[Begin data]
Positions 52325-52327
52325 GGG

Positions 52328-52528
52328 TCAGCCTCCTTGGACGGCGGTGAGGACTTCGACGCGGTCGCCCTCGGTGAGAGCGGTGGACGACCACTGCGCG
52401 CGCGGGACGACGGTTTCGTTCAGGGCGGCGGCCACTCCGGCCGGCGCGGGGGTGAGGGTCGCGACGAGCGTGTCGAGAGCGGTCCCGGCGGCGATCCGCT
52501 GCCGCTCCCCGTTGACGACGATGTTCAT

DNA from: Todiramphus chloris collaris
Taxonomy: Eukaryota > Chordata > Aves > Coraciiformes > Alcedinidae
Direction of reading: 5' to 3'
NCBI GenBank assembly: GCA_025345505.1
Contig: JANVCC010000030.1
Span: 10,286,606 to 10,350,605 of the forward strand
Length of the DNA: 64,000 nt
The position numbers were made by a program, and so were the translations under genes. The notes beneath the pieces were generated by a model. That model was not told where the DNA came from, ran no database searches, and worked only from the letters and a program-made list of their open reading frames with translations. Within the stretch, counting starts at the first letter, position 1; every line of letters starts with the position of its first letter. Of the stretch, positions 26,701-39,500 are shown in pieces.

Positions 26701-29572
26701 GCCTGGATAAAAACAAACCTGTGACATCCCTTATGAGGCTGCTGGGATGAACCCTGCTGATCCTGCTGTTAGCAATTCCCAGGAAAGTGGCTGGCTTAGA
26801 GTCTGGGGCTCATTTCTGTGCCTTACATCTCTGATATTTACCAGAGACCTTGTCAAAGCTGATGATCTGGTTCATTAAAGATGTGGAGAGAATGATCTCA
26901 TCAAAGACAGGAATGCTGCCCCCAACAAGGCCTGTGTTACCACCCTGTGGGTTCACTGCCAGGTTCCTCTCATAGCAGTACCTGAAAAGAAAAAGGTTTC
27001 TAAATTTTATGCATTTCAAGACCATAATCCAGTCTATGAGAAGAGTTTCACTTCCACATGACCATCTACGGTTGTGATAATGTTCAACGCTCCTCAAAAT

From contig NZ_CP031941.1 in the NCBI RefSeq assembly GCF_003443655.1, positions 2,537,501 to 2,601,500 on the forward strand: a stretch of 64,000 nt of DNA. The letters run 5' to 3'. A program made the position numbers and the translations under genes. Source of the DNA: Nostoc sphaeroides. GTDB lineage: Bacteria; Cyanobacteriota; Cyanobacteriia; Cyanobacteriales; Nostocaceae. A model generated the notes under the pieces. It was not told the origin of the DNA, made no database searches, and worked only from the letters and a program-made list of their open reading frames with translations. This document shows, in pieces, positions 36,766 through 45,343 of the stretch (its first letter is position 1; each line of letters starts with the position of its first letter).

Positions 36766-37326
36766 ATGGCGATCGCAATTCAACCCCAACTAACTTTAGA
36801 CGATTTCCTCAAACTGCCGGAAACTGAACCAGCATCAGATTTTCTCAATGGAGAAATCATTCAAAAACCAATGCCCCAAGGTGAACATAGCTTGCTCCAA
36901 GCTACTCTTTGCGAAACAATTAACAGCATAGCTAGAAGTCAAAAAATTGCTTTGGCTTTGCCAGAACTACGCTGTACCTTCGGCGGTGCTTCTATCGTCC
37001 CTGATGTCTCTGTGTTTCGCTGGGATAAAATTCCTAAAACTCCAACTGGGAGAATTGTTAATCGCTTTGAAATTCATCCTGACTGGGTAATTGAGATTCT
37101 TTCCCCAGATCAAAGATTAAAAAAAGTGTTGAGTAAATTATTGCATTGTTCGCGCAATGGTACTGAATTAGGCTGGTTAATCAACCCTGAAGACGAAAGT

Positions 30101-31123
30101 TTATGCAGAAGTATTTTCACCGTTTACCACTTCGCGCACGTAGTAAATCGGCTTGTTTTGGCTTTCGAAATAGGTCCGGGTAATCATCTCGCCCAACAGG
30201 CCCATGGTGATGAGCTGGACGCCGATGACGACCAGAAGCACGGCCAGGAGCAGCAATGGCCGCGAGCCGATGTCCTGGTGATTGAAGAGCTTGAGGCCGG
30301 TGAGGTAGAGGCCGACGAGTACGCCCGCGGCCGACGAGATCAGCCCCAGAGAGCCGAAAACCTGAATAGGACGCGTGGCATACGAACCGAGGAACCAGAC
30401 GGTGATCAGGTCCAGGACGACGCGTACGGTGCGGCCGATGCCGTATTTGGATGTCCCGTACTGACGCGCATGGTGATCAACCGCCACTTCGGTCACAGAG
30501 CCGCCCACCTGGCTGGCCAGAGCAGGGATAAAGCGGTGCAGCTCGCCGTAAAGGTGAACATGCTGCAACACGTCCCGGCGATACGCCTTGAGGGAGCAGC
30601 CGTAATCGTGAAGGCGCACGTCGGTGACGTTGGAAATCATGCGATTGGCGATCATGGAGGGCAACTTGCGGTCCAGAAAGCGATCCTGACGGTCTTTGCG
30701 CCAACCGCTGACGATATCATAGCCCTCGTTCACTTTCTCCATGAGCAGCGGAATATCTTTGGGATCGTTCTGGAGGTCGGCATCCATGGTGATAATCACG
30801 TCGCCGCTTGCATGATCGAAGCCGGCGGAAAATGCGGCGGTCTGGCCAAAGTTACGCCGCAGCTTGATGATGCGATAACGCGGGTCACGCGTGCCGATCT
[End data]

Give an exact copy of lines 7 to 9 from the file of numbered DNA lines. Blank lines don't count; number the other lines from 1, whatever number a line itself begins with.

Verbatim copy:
DNA from: Todiramphus chloris collaris
Taxonomy: Eukaryota > Chordata > Aves > Coraciiformes > Alcedinidae
Direction of reading: 5' to 3'